Dawson’s father, the son of prosperous tenant farmers, came to Canada from northern Scotland in 1811. The 22 year old had traveled to Pictou, NS at the request of a merchant there. Eventually, he established his own mercantile business that was flourishing by the time he married in 1818. His bride was Mary Rankine of Stirlingshire, Scotland, who had arrived to Nova Scotia with her brother, an agent for wild lands of the province. The Dawsons’ first son, William was born in 1820, followed by another son who died of scarlet fever when he was still only a child.
Sixteen year old William was deeply upset by the death of his younger brother, but he must have found comfort in rambling through local pastures, woods, bogs and swamps, collecting berries, flowers, birds and insects. His passion for collecting and studying was encouraged by his parents and teachers at the grammar school he attended in Pictou.
Dawson's collections grew to include fossils and minerals from the area as he proceeded from grammar school to the Pictou Academy. Large quantities of fossils were of the Carboniferous Period, collected in Joggins and other locations throughout Nova Scotia. Many vacations were spent combing beaches littered with minerals and fossils of reptiles, amphibians, fish, plants and complete tree stumps in situ. He augmented his collection of Nova Scotia minerals and fossils by trading with other notable geologists such as Sir Charles Lyell.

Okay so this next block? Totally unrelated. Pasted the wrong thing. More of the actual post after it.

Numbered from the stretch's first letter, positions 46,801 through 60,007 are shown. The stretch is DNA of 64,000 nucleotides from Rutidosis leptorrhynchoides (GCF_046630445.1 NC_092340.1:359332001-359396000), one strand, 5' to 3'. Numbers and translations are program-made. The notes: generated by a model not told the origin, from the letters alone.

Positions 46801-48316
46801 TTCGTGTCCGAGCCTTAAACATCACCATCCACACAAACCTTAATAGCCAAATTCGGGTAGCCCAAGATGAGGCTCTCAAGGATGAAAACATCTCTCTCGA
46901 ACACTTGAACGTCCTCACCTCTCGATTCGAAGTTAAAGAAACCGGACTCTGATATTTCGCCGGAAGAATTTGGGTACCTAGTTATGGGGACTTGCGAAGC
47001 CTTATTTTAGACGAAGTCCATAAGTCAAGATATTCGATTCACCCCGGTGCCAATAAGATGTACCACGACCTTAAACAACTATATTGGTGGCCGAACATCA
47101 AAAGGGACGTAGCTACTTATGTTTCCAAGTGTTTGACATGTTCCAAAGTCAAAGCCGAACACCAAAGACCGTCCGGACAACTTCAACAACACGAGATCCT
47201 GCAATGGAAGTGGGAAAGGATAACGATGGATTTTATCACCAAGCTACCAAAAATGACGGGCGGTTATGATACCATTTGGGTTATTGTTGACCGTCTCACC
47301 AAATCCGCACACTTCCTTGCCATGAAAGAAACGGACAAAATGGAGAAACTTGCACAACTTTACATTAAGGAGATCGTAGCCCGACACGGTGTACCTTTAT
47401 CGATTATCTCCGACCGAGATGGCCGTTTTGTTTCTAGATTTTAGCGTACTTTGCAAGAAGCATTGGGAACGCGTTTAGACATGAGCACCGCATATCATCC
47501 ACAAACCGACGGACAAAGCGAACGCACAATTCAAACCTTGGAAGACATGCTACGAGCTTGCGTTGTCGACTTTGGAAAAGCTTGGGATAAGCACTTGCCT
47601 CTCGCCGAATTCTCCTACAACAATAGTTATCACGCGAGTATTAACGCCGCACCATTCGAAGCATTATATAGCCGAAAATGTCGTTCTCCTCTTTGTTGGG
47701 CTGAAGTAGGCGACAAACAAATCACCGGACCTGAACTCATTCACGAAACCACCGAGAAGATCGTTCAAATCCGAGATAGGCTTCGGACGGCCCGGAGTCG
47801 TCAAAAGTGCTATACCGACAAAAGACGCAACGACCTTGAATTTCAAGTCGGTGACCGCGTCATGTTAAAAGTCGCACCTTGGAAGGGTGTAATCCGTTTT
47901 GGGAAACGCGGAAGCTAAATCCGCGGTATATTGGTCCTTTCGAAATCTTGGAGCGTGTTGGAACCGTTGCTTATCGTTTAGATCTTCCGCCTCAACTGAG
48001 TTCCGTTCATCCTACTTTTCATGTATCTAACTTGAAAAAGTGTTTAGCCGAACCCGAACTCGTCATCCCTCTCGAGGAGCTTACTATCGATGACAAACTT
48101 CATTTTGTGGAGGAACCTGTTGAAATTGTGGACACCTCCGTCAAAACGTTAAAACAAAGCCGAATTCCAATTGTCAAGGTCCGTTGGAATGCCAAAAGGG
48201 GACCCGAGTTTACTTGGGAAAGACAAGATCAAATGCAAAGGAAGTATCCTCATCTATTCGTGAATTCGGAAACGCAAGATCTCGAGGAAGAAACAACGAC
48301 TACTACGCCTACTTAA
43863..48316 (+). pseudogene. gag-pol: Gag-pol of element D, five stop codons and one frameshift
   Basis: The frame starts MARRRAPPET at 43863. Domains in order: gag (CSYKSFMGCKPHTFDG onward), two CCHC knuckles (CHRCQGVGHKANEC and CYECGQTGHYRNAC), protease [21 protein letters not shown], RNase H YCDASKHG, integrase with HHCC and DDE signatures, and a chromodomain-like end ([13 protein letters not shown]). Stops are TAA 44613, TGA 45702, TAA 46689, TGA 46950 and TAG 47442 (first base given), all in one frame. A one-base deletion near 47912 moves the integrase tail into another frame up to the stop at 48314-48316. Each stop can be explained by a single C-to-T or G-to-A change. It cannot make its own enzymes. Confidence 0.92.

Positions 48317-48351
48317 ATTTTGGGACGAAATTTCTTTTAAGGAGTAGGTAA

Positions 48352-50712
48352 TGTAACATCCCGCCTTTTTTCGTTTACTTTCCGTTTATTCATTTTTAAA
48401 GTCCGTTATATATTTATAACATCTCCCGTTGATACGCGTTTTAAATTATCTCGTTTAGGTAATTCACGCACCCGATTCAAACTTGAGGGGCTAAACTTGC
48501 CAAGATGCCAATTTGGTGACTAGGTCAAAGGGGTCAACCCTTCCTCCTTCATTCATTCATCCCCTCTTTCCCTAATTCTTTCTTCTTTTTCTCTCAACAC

Upon graduating from the Academy, Dawson went on to the University of Edinburgh where he would finally receive formal training in geology. His studies there were abruptly cut short by financial problems; he had to return to Pictou after completing only one year.
Dawson's contributions went well beyond those of a scientific research: he was a lecturer at Dalhousie University, the first Superintendent of Schools in Nova Scotia, and Principal of McGill University. During his time there, he helped establish the Peter Redpath Museum of Natural History which houses a large portion of his collection.
In 1884, Dawson was knighted for his contributions to science, religion and education. He died just five years later in Montreal.